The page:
You always have to think. Why do you have to think? You think you have to think, yet there is no thinker. You think you have to know, yet there is no knower. You think you have to be. There is no being. There just is, and you are that is-ness.

Why do so many people practice self inquiry by Ramana Maharshi incorrectly?

ramana maharshi

Q. Why do so many people practice self inquiry by Ramana Maharshi incorrectly? Ramana said the question ‘who am I’ should not be asked but one should put the attention on the “I” inner feeling. Sadhu Om and Sri Muruganar confirmed that that’s the correct way to practice.

Tom: Yes, true. Perhaps it was because Ramana gave slightly different instructions to different people. For some he said to ask the question verbally, to others he said be with the feeling ‘I’, to others he simply said ‘Summa iru’ (Be still).

A common instruction he gave was to dive into the heart…Anyway, all these methods culminate in the same place, and that is the key.

A living teacher can be very useful in finding how the living teaching interacts with the living seeker.

To confuse things more, Ramana also said there is no fixed teaching, and to some he prescribed work and chores, to others meditation, and so on.

That said, here is a collection of quotes from Ramana’s teachings that I compiled that may be helpful to some, with a brief summary at the end, best wishes:

Ramana Maharshi: the path to self-realisation

Here is one possible summary of the essence of Ramana’s teachings:

Ramana Maharshi: Self-abidance, the ‘vision of God’ and the end of suffering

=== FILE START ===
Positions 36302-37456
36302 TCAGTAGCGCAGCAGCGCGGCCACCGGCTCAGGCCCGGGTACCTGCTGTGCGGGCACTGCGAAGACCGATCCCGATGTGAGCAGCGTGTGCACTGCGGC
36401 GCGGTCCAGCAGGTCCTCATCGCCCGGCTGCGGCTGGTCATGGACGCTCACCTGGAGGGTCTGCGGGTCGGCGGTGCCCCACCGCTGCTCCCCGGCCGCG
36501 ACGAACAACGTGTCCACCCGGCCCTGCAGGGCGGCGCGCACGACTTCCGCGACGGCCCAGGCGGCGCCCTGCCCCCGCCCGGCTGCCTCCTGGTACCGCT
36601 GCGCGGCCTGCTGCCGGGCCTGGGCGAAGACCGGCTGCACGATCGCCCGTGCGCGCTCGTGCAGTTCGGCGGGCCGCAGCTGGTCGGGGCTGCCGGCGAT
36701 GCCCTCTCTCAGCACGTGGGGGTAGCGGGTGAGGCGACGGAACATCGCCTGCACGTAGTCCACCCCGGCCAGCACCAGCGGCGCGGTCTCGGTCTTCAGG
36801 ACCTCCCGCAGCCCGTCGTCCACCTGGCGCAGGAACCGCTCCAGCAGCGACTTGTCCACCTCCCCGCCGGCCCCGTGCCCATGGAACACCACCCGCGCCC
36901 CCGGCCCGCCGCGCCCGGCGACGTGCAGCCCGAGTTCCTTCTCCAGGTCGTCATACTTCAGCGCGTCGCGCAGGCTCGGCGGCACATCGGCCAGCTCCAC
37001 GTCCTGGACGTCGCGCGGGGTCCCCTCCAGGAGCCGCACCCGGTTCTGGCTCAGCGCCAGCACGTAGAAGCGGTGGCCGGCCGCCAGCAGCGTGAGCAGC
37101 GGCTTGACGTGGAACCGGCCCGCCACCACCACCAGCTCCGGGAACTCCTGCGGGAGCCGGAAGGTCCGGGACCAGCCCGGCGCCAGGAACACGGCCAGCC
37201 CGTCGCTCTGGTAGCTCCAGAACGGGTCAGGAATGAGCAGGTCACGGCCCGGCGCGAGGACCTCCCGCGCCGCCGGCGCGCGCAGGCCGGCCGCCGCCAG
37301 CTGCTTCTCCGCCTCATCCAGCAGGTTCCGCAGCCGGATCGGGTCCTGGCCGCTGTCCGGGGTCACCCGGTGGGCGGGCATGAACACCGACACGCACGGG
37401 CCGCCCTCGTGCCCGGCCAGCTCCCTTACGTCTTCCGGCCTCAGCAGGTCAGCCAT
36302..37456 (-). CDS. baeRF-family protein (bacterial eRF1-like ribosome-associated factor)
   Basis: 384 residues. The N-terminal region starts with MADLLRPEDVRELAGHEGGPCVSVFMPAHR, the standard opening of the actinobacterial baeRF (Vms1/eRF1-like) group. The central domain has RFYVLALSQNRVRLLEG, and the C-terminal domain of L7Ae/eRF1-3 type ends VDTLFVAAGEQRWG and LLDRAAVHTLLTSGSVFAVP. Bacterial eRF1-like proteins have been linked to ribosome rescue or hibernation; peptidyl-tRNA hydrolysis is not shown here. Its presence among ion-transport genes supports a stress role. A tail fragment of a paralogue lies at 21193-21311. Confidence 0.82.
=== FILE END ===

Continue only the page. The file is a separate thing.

The ‘ultimate means’ to liberation

om1

The following is the last few verses of Advaita Bodha Deepika, a classical vedanta text that summarises the theories and methods of vedanta. It was also a favourite text of Ramana Maharshi’s. Here is the culmination of the teaching, as stated in the last verses of Chapter 8:

Disciple: How can the mind be extinguished?

Master: To forget everything is the ultimate means. But for thought, the world does not arise. Do not think and it will not arise. When nothing arises in the mind, the mind itself is lost. Therefore do not think of anything, forget all. This is the best way to kill the mind.

To forget everything is the ultimate means

D.: Has anyone else said so before?

M.: Vasishta said so to Rama thus: ‘Efface thoughts of all kinds, of things enjoyed, not enjoyed, or otherwise. Like wood or stone, remain free from thoughts.

Rama: Should I altogether forget everything?

Vasishta: Exactly; altogether forget everything and remain like wood or stone.
Rama: The result will be dullness like that of stones or wood.